Wetlands act as the “kidneys of the landscape,” filtering runoff that flows into lakes, streams, rivers, and underground aquifers. They also provide critical nesting and feeding habitat to many species and are a distinct feature of the Minnesota landscape. Yet the area that they cover in the state has been cut in half since pre-settlement. Wetland loss is particularly severe in the western, prairie-pothole region, where over 90% of wetlands are gone.
The Minnesota Land Trust is working to combat wetland loss with its new and innovative Wetland Habitat Protection Plan. The program uses a market-based and cost-effective approach to acquire conservation easements from private landowners in the Prairie-Forest transition area in Central Minnesota. The project was made possible by grants from the Outdoor Heritage Fund and the McKnight Foundation.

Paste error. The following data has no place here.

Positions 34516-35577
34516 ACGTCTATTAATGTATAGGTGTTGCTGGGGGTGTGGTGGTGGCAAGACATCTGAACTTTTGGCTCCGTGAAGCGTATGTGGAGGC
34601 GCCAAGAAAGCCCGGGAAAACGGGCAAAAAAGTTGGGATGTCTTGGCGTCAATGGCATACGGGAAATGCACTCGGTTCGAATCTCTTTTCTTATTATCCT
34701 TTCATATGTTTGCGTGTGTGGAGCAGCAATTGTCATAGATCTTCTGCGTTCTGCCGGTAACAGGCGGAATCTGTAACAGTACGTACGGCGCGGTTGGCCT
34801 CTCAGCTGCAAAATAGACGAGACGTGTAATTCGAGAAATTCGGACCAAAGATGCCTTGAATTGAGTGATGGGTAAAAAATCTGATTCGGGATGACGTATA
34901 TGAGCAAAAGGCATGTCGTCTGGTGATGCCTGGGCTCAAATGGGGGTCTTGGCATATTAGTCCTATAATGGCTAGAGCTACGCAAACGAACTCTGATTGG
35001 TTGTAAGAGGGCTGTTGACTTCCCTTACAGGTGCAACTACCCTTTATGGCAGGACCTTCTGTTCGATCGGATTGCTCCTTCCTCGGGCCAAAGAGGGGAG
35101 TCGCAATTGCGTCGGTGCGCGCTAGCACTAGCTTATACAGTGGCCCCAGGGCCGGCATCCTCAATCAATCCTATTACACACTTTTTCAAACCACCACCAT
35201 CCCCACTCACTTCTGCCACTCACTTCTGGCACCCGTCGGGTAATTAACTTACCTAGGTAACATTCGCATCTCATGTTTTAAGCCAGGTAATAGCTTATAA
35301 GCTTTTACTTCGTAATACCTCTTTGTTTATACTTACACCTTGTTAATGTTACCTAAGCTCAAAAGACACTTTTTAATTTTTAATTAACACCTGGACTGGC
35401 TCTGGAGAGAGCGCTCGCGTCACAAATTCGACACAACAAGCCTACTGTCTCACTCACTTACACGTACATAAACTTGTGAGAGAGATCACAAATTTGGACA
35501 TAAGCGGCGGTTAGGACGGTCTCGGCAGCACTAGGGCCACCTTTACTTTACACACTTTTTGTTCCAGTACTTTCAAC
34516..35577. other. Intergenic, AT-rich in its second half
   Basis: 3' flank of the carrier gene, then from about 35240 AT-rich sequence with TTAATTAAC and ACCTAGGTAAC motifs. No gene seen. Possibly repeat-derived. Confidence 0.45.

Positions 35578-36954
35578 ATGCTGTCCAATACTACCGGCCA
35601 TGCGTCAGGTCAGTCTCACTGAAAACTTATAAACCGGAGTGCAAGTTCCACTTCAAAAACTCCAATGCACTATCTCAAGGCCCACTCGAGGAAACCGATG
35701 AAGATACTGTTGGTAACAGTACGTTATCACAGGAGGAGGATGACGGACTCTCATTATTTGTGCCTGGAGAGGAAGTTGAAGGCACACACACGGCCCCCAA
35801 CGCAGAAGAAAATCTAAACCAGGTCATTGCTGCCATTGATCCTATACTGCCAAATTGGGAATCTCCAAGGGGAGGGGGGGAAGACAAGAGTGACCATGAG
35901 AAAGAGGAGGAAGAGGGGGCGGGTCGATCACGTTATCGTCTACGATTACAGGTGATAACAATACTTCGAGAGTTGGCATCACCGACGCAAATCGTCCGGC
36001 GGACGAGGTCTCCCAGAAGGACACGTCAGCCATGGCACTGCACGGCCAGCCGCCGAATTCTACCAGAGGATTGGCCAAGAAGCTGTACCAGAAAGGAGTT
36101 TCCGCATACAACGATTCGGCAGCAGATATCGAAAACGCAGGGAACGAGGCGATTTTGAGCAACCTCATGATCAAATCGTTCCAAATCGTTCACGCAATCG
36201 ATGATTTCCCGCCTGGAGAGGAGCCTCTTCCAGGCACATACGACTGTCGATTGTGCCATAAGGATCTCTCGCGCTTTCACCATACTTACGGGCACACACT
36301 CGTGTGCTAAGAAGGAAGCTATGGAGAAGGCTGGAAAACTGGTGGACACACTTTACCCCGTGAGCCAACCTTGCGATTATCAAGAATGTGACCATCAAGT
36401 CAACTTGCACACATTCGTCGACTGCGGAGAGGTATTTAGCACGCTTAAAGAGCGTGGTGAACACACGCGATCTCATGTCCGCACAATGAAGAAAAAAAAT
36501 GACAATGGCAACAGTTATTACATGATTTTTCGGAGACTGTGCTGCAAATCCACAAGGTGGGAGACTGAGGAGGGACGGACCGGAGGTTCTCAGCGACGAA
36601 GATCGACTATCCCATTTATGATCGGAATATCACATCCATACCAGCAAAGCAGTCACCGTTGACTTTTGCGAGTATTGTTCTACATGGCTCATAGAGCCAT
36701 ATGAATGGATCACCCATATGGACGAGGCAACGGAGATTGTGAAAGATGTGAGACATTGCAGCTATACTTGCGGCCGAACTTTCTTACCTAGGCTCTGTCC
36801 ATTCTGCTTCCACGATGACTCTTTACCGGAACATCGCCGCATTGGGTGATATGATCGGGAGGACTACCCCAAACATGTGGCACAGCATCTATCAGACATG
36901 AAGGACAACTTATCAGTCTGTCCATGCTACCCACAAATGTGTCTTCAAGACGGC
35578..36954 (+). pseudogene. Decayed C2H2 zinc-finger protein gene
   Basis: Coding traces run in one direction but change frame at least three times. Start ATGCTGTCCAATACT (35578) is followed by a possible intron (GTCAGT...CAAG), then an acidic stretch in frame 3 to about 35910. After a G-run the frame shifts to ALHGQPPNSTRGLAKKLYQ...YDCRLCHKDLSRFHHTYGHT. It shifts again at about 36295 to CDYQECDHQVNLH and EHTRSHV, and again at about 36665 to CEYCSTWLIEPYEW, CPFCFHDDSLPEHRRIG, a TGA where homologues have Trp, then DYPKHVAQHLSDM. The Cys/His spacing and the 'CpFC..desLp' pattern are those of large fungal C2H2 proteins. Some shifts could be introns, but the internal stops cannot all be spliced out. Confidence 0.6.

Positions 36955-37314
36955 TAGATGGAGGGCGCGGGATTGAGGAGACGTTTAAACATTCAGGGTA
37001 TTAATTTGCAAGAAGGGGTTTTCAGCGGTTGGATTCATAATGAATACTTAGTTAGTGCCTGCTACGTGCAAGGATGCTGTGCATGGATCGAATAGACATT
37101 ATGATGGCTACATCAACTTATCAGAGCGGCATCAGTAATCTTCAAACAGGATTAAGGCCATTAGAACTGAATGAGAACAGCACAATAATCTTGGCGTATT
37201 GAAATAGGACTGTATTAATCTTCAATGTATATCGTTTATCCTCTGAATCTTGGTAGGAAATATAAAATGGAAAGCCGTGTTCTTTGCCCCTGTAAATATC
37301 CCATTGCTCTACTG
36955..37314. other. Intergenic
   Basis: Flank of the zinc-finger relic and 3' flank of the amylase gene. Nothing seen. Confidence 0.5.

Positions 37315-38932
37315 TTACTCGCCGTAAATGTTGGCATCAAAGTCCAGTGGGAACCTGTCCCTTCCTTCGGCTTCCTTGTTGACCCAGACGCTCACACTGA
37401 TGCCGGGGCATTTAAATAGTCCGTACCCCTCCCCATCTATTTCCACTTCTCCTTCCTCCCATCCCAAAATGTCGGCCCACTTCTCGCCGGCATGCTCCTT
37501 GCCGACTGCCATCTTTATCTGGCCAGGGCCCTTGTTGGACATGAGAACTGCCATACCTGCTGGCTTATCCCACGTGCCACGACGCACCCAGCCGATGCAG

One of the first project complexes under the Wetland Protection Program has been completed around Otter Tail Lake and Little Crow Lake in Lida and Dora Townships. The properties, which have been in landowner, Carol Kratzke’s family for decades, include sensitive shoreline, aquatic ecosystems, prairie, and hardwood forests that provide important habitat to a variety of plant and animal species, especially amphibians and migratory songbirds.